Nelson’s Loss Could Be Dal Colle’s Gain
The contract struggle between the New York Islanders and forward Brock Nelson is coming down to the wire. The restricted free agent Nelson, drafted 30th overall in 2010, has less than a week to sign, as the Islanders have had a long term policy of sitting a player out for the entire year if they don’t sign by preseason, a rule last enforced in the mid-2000s with Sean Bergenheim and Denis Grebeshkov.
Nelson played in his second full season last year, and was a useful but streaky player for the Isles. He put up 20 goals while in rotating positions, seeing time as the third line center, the fourth line center, and the first line left winger. With all that being considered, it’s a big deal if the Islanders don’t get Nelson signed by their organizational deadline. However, Nelson’s loss may be Michael Dal Colle’s gain.
Dal Colle was selected 5th overall by the Islanders in 2014, and recently won the Memorial Cup with the Oshawa Generals. He was going at just about a two point-per-game pace if you include the playoffs, and seems NHL ready to say the least. The Islanders have been relatively patient with their prospects in recent history, but may be forced to accelerate Michael Dal Colle into this position if they don’t have Nelson.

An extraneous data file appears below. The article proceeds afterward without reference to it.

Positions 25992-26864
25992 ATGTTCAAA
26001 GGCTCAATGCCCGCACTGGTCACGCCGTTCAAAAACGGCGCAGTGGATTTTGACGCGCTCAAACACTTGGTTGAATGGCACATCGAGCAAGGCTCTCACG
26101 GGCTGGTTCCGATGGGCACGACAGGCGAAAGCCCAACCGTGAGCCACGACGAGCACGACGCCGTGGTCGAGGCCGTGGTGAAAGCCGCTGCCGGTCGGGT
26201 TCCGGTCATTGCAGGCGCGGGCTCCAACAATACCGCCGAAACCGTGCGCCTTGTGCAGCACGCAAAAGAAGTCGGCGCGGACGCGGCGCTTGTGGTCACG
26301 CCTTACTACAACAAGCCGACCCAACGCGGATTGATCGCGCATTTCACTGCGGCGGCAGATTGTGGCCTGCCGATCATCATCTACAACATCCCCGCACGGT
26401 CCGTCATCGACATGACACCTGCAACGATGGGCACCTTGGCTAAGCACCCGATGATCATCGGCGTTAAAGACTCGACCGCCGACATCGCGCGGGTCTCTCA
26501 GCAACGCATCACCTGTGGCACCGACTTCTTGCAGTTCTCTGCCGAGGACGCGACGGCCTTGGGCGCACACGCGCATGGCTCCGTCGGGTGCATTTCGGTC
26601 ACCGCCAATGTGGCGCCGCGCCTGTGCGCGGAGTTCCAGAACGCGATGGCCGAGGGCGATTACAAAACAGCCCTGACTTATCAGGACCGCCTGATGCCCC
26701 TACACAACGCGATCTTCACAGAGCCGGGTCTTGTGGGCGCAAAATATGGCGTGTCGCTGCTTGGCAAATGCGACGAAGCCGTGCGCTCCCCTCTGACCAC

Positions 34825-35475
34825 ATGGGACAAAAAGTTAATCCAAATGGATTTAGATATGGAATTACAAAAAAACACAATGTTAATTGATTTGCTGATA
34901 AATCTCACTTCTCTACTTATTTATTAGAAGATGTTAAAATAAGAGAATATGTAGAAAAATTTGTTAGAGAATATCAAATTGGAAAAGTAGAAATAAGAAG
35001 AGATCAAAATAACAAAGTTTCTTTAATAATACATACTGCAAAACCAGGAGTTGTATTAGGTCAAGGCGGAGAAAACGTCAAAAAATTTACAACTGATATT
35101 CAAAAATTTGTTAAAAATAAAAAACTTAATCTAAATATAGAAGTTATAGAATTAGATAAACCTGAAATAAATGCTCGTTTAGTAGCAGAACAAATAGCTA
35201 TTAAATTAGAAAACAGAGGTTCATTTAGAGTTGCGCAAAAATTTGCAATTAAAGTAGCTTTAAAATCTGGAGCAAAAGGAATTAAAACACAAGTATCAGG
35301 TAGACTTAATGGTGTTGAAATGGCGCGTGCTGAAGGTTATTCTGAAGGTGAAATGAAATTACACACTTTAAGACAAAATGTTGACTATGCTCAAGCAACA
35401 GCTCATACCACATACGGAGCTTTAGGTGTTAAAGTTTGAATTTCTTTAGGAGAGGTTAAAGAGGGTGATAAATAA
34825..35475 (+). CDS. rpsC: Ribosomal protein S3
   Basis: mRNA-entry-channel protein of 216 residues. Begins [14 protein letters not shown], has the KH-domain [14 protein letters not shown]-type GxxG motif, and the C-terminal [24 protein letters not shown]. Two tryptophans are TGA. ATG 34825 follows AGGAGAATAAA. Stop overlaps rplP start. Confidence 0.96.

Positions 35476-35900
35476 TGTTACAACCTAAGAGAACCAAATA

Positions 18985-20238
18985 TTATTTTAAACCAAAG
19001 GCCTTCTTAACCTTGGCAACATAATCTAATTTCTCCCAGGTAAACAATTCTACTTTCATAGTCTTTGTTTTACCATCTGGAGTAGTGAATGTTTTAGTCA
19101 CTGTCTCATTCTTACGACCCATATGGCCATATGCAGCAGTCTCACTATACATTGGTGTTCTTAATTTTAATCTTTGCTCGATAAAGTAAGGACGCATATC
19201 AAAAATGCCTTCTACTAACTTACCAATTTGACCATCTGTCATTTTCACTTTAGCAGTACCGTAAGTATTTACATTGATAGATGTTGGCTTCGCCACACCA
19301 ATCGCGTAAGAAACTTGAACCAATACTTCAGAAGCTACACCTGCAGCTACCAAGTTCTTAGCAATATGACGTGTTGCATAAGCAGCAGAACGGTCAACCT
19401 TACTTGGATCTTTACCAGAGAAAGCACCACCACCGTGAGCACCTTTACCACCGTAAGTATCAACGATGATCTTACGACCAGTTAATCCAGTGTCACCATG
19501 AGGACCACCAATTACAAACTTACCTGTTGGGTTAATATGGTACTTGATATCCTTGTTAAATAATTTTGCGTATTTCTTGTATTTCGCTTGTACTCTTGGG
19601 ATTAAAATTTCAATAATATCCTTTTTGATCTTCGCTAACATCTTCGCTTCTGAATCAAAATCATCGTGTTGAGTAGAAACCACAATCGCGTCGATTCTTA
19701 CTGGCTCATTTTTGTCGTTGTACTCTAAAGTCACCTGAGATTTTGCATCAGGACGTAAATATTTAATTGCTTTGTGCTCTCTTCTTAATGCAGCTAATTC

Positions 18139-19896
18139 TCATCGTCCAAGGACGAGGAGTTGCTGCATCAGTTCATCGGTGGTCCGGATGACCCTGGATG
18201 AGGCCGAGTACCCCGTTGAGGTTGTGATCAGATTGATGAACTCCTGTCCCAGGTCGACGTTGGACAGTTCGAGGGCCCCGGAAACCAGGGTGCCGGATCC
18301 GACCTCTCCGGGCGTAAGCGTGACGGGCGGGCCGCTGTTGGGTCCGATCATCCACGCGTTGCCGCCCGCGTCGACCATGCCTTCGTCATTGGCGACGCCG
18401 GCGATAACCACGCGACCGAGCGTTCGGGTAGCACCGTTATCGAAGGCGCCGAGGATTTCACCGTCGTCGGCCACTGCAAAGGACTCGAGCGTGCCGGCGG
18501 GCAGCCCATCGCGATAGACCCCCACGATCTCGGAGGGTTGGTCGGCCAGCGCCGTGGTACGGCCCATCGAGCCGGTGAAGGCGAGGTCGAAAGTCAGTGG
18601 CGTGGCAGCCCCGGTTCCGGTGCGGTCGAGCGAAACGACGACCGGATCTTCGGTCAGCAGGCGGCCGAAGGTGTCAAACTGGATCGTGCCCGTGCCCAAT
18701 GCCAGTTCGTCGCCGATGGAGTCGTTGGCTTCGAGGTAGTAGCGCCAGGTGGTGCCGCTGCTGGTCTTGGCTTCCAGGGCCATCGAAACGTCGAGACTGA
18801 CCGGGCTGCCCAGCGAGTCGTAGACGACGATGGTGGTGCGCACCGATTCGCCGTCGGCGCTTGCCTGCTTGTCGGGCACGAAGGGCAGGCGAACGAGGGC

Dal Colle would burst onto the scene less than two years after he was drafted, he’d still probably only see half to three-fourths of playing time during the season. The Islanders are also bringing Steve Bernier to camp on a tryout basis. Bernier scored 16 goals with the Devils last season and is believed to be that extra insurance if Nelson does in fact not sign. Bernier could be used as either depth insurance or if Dal Colle has some problems adjusting to the NHL or has some growing pains along the way.
It’s not the ideal situation by any means, but the Islanders are not in bad hands if Brock Nelson doesn’t sign. It would be a tremendous boost if he does, and John Tavares thinks he will, but the thought of having Michael Dal Colle in the NHL next year is certainly intriguing.
The deadline is September 16th.